Monday, April 6, 2009


Some of the comments on this post got me thinking about passing. My understanding of the evolution of the word is that it originally referred to black people who "passed" as whites, and has taken on more applications over time. For instance, transgendered individuals are often referred to as "passing" for the gender to which they're transitioning. Similarly, gay people are often pressured to "pass" as straight. A similar concept is that of "covering," which consists of downplaying some socially unfavorable aspect of your identity which is already known to others. In his book Covering: The Hidden Assault on Our Civil Rights, Kenji Yoshino talks about several examples of covering, including the pressure not to "flaunt" your homosexuality in certain contexts, and the pressure put on women in the workplace to downplay the fact that they're mothers in order to advance their careers.

I find both concepts fascinating, but I've always had a few issues with the concept of passing. In many contexts, passing is contrasted with "being who you really are." But I have some healthy doubts about this concept that you could strip away all the layers of identity that your culture has imposed on you and find the true authentic you underneath it all. However, going down that road would seriously derail this post.

At the same time, I do see these identities (woman, black, gay, etc) as social constructions and scripts that are imposed on us/chosen by us/enacted by us/rejected by us... So I think the concept of passing can be particularly useful in conceptualizing socially constructed identities. When a "black" person (under the one-drop rule) masqueraded as a "white" person it was thought of as passing, because they were pretending to be something that deep down, underneath it all, they essentially were not. When a homosexual person maintains the facade of straightness, it's thought of passing because we believe that there are basic fundamental differences that undergird "gay" and "straight." And when a trans woman performs femininity it's thought of as passing because in our culture we still really tend to think that some mysterious biological essence determines your gender.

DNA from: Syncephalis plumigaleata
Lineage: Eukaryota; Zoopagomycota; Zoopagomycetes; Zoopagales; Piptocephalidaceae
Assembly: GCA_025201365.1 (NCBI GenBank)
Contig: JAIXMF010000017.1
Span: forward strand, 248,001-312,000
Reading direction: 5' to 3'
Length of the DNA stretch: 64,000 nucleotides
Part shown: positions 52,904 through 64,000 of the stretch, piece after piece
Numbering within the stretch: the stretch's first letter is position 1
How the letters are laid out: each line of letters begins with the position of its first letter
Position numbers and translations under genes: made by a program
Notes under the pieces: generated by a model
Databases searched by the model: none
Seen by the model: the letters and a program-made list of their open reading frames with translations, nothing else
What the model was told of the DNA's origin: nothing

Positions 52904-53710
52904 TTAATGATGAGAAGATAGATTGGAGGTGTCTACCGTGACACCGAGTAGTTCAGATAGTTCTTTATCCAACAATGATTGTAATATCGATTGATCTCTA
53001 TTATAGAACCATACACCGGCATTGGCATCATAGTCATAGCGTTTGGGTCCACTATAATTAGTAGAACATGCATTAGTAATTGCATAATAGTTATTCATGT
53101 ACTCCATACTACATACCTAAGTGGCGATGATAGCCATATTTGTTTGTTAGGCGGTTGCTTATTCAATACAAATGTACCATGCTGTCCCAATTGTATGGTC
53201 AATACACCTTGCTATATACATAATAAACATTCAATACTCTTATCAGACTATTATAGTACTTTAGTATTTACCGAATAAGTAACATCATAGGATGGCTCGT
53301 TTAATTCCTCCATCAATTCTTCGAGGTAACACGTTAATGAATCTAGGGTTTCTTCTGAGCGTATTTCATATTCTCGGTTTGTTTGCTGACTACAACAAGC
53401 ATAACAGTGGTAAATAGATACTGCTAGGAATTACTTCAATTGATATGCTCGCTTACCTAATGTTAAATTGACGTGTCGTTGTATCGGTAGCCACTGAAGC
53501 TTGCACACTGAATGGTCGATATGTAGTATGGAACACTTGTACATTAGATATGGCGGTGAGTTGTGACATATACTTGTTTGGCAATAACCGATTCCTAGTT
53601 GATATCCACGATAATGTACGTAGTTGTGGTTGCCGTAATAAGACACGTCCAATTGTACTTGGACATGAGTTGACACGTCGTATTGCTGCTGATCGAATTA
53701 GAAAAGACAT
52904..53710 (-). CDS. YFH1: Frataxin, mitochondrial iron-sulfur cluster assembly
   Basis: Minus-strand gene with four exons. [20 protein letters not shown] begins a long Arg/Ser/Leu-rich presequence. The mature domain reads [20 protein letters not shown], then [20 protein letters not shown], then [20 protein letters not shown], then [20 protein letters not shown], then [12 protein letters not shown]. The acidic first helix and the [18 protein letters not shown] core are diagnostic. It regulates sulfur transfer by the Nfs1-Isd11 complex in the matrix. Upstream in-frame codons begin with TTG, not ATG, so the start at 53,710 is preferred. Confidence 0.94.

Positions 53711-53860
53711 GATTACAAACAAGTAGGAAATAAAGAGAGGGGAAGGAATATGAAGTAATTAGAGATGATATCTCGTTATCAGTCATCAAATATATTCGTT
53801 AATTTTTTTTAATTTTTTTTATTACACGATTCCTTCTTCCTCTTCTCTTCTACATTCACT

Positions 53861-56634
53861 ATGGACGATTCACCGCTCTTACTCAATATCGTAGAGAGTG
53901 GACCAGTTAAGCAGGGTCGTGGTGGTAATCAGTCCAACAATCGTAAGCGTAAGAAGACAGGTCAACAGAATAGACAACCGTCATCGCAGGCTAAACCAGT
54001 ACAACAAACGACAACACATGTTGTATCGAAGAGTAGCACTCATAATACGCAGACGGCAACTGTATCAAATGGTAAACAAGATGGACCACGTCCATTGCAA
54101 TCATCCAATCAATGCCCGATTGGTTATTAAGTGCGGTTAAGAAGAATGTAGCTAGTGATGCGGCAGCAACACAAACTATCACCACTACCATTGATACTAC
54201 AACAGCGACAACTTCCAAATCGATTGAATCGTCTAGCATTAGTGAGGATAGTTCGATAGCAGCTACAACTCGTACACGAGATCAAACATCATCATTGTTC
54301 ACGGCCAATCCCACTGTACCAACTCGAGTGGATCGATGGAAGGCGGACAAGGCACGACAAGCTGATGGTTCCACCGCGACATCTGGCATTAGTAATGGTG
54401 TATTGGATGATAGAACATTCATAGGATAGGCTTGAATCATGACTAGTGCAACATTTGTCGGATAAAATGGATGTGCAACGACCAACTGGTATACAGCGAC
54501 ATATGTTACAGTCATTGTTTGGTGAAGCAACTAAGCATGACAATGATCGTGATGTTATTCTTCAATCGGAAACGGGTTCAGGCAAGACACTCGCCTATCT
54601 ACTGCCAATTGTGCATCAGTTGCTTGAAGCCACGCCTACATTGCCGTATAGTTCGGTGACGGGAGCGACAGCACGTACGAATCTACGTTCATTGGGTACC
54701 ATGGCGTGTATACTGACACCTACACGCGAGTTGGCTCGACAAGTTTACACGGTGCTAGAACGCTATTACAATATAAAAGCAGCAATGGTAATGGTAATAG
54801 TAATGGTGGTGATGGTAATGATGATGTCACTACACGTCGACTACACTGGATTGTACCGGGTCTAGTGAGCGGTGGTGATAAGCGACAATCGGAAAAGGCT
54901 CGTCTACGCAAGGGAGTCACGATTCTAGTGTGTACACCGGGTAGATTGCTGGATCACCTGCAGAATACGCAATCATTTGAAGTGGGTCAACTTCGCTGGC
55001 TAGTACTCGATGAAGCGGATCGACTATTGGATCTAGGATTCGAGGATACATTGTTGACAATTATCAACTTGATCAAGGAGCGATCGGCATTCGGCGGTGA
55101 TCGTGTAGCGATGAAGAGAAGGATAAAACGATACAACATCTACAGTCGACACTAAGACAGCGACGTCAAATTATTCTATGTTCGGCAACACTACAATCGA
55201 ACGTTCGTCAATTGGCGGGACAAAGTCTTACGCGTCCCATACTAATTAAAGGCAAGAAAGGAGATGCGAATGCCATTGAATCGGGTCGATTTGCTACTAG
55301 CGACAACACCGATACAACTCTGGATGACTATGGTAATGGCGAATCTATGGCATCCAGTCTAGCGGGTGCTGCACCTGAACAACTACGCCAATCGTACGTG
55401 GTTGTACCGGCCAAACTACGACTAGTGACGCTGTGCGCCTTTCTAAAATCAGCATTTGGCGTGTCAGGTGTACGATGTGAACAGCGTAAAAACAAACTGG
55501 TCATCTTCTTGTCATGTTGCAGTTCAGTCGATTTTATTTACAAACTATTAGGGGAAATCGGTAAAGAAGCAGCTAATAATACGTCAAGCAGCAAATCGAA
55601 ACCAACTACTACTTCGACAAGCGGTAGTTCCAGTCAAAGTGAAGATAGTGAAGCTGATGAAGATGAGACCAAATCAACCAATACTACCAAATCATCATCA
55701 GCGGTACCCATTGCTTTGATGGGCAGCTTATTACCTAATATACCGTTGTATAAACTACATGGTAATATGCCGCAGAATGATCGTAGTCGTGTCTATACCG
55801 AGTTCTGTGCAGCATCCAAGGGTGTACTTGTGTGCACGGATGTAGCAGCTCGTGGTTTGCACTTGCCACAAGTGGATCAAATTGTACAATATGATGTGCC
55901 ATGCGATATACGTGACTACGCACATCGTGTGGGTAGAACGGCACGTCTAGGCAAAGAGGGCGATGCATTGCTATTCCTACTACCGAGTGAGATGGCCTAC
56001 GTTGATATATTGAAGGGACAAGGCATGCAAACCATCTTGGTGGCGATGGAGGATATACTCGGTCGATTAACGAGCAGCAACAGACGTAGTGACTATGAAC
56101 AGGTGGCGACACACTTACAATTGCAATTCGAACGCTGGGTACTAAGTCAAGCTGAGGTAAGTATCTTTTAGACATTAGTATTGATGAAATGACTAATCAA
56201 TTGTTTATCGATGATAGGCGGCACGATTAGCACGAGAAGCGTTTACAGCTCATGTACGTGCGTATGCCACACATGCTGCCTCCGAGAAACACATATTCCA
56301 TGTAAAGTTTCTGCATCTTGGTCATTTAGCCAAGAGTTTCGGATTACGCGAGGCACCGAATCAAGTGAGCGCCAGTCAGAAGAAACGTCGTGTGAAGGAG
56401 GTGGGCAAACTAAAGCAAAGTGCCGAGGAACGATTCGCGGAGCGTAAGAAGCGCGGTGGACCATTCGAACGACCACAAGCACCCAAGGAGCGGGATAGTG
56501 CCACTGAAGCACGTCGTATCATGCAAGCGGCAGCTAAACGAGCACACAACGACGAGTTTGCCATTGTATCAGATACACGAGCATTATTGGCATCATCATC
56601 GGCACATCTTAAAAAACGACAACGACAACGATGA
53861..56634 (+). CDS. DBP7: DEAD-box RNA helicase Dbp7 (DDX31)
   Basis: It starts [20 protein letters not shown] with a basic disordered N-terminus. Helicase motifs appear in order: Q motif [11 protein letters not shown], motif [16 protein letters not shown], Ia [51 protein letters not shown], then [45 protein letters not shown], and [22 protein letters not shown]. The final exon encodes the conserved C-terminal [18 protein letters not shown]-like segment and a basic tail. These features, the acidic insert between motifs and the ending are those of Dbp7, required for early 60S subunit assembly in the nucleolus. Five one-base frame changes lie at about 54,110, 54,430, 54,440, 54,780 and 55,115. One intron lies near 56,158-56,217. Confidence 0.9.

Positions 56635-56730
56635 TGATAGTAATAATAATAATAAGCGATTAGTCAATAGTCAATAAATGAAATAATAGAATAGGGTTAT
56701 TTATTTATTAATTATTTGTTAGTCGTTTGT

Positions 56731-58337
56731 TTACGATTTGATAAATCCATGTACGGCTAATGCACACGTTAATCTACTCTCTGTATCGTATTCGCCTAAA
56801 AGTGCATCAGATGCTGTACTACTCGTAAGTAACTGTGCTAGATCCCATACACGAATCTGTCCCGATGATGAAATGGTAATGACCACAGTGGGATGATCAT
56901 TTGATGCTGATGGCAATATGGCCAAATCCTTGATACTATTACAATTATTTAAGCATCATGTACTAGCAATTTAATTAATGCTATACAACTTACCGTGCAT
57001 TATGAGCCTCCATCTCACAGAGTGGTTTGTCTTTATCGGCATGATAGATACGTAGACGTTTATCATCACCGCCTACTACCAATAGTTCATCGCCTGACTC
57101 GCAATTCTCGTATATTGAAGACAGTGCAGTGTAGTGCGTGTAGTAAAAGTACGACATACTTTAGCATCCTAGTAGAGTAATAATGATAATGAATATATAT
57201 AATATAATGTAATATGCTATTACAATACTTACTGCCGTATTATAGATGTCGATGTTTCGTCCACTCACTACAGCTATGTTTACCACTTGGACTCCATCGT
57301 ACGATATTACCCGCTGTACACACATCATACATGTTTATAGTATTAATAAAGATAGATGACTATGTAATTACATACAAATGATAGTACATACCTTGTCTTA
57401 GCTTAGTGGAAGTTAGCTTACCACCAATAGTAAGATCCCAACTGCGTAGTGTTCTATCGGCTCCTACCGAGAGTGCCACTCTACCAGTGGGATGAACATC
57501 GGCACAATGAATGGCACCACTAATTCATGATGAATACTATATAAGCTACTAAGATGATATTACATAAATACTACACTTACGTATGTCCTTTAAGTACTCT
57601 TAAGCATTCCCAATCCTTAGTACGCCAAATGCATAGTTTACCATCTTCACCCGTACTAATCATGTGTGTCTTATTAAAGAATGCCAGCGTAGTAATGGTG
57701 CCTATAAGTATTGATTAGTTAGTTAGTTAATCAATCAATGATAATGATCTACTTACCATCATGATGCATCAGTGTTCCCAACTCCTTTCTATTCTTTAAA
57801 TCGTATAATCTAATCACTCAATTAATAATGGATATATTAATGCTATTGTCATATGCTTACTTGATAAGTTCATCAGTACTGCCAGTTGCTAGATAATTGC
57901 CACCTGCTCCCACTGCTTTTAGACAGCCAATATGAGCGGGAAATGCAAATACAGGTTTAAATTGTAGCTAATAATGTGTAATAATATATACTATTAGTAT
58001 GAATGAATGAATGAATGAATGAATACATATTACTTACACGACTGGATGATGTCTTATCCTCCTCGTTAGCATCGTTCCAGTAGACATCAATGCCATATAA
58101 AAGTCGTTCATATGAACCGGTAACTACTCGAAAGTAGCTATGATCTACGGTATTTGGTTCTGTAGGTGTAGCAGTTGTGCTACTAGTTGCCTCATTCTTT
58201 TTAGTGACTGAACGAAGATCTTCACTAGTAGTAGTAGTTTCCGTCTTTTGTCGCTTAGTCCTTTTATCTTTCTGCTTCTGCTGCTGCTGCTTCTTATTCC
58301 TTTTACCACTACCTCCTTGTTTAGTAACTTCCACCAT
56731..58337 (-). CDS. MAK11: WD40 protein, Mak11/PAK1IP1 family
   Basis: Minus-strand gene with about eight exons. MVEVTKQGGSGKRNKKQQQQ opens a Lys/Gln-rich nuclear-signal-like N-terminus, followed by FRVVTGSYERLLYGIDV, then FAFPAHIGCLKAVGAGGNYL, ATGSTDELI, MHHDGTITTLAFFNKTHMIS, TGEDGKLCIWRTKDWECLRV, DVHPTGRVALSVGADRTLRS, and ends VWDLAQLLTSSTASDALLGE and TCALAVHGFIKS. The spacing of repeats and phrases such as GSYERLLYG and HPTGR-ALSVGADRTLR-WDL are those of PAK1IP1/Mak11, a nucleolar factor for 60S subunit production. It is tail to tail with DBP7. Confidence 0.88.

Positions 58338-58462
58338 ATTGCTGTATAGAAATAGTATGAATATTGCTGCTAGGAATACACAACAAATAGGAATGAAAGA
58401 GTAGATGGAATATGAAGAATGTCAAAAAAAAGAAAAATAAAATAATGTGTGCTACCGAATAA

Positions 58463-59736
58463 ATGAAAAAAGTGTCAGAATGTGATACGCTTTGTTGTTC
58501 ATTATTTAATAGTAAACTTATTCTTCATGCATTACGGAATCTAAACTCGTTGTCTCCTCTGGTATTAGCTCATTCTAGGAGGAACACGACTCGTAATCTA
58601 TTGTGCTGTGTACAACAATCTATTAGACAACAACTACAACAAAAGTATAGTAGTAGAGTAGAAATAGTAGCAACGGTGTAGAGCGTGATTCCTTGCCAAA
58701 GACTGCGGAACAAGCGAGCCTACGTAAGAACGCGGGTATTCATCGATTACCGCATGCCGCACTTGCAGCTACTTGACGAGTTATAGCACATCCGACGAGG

Beyond the essentialism (and problematic fake binaries) that the concept of passing reveals, there's the issue that the process of learning to perform a particular gender script and embody a particular social construction is much more visible to us when a person undertakes the project as an adult than when it is slowly learned, internalized, and perfected throughout our childhood. This is the norm, and it occurs in a largely invisible way.

And yet, if you really think about it, we're all passing. No matter how girly or burly you might be, nobody perfectly, completely, and comfortably inhabits every aspect of their assigned gender. Everyone has been exhorted to "act like a lady" or "keep your chin up" at some point, and most of us have figured out how to act the part and fly under the radar in many ways for the sake of convenience. And as the years pass and we become comfortable with the part we're acting, it begins to feel so natural that we forget that we had to make it fit at some point. So we think we really are masculine/feminine/straight/white/bi/whatever. Like deep down somewhere in our souls. This phenomenon is known as "bad faith" in the world of existentialism. I prefer to think of it as having sunk very deeply into the rabbithole and drunk from the bottle labeled "drink me."

So if we're all passing all the time to some extent or other, then it would seem that trans people and others who are undergoing a major transition are less likely to be in bad faith, because they're more likely to see gender as a script to be performed. But I doubt that this is the case. Among transgendered people I know (limited study population here), the commitment to the gender binary is no different than among the cisgendered population - they just think that they had the bad luck of being born into the wrong kind of body or assigned the wrong gender at birth. So in their case, passing is a more visible and more conscious phenomenon. It might occupy a lot of their time and energy, and be a success or fail proposition to them. But it's still thought of as a process of truly becoming feminine or masculine, and is not just a question of learning how to follow the script, and rejecting the script altogether is not an option.

And yet... it seems like we would all benefit by a major questioning of/stretching of/ditching altogether of the script. Why do we need these binaries anyway? I get the whole heteronormative "we need to know who's what so we can know who to reproduce with" shtick. But if you're already going to tolerate gay/bi/trans/whatever "lifestyles," then hasn't that ship sorta already sailed? I mean, if the original idea was to have some sort of organizing schema by which you could look at someone's outward appearance and know whether or not they were a potential mate for you, then clearly our schema has already become deeply dysfunctional, so why cling to the fundamental and antiquated elements of it?